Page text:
Logan’s Leap by Wes Barry
Set in the 1920s and spanning until the Spring of 1970, Logan’s Leap tells the story of Jack Logan from the height of his life as a rich New Yorker to his supposed fall from grace and his resulting life in the west which turns out to be much happier than the hand he was originally dealt. As one of the partners in New York’s most prominent law firm, Jack Logan is voted the most eligible bachelor of the year. He has everything he could wish for – women swoon over him, he owns multiple houses, and his life is seemingly one big party. This all comes crumbling apart when it becomes apparent his partner, William Marshall, was swindling money from their clients to pay off big investments he has made. Briefly escaping to Europe, Jack decides to return to America and face the music, only deciding at the last minute to throw himself overboard close to port. Deemed dead by all the major newspapers, Jack is free to take on the new character of Jack McCall, a name chosen from the painted side of a truck he buys to head West. Once out West he throws himself into the heart of small town America, finding friends in the market owner, Doc, and all of his buddies. Enamored by Doc’s daughter, Jack finds himself on endless missions through the Arizona desert in attempts to woo her and eventually save her from the dangerous Krause clan.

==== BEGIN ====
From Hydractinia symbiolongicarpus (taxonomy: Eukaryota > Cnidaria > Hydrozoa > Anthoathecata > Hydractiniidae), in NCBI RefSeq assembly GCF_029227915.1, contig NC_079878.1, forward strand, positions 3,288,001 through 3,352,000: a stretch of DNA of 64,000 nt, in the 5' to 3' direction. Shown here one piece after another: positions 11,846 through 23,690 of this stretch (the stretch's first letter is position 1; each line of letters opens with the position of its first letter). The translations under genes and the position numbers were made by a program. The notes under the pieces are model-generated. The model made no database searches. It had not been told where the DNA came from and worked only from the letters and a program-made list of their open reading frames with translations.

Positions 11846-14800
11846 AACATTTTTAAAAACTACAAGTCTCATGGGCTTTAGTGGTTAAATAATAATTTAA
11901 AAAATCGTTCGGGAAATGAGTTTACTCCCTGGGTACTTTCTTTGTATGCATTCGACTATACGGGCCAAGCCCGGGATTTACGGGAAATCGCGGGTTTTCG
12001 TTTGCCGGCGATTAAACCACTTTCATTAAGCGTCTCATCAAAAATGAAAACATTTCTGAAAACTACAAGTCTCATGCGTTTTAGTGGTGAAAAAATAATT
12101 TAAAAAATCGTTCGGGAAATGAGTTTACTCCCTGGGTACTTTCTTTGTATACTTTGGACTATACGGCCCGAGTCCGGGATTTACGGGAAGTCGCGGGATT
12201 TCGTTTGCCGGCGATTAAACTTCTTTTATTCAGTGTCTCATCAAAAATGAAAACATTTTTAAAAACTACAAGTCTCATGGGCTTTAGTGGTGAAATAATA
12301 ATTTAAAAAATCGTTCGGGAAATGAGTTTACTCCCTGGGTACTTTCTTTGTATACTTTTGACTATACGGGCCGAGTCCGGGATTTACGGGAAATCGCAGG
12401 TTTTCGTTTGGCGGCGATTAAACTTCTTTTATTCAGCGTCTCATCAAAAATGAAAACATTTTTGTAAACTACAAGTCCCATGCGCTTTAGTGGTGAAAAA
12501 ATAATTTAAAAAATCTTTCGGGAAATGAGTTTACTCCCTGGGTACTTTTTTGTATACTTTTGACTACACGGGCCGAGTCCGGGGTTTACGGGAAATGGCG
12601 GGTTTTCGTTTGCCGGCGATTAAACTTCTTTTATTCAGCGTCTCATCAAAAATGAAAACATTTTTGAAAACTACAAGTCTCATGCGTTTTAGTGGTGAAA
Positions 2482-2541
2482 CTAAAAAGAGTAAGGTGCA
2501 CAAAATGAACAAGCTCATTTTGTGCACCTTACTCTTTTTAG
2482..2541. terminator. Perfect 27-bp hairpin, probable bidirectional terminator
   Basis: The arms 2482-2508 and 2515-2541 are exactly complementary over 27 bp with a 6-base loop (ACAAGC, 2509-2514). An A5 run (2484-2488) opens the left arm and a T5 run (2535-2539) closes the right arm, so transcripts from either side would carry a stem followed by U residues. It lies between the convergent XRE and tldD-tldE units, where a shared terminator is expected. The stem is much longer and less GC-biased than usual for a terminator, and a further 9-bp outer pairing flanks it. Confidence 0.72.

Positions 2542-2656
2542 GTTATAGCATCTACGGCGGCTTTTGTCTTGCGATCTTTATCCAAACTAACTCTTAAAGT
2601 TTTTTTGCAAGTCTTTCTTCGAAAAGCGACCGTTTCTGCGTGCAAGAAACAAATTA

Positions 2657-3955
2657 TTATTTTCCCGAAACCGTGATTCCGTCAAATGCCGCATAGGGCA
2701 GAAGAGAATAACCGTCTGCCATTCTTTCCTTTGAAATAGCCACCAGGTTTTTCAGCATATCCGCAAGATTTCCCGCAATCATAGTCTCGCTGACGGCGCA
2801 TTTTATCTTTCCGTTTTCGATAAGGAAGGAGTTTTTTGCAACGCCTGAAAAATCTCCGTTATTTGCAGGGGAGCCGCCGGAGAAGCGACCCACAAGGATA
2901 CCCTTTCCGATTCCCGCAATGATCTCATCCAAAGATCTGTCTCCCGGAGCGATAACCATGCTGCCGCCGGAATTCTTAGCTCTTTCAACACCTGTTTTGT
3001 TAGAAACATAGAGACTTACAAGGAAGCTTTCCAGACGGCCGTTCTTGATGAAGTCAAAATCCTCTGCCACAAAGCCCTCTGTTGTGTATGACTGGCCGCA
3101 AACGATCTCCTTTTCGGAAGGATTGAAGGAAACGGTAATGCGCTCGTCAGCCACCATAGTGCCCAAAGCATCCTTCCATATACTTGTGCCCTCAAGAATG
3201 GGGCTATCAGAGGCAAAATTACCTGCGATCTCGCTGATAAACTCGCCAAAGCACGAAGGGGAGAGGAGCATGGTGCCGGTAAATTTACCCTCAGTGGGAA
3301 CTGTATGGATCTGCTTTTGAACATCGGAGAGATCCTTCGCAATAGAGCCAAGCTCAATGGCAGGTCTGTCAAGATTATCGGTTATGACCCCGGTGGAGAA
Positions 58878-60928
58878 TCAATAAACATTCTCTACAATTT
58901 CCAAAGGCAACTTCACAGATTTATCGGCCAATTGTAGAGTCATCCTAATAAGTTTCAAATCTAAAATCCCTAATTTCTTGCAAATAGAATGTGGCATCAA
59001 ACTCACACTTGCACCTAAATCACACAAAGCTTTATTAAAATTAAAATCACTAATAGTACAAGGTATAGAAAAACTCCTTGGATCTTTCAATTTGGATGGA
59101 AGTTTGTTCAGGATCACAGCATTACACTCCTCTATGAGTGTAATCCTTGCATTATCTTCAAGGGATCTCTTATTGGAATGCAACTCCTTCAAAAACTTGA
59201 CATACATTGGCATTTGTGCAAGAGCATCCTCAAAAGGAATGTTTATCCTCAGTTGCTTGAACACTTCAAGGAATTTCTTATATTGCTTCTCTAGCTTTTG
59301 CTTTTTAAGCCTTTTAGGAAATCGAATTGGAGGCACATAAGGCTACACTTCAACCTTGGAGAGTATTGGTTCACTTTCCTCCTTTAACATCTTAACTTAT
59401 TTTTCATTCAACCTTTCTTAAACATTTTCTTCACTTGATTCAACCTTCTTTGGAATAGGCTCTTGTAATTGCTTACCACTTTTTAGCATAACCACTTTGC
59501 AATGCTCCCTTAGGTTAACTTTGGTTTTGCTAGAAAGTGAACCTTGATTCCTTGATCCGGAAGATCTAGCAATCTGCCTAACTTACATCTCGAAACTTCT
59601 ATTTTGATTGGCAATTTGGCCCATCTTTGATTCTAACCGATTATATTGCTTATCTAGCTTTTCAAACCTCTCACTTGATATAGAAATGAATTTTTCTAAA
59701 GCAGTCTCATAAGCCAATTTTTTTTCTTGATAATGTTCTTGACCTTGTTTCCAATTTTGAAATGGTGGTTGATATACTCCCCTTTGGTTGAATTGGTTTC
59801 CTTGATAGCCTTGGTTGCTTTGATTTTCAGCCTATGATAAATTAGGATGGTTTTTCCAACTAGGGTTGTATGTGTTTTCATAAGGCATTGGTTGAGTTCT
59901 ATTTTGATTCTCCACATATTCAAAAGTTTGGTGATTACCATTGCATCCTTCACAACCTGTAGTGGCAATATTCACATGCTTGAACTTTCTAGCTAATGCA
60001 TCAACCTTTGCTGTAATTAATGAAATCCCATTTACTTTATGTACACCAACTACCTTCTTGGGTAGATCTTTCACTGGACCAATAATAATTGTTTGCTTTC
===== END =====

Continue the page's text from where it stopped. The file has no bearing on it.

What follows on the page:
At 386 pages, this behemoth of a book is worth its weight in gold. Barry creates characters that draw you into their lives and whisk you into the Great American West with all its dangers and charm. Somewhat sticking to a classic Western genre, Logan’s Leap has all of the stereotypical gun fights and passionate moments, with a couple extra plot twists thrown in there for good measure. The characters go beyond the genre, with the love interest being played by a multidimensional, intelligent, and daring woman. Barry takes the reader on an unforgettable journey with pages that practically turn themselves. The fast pace of the book keeps you wanting more and Barry more than delivers.
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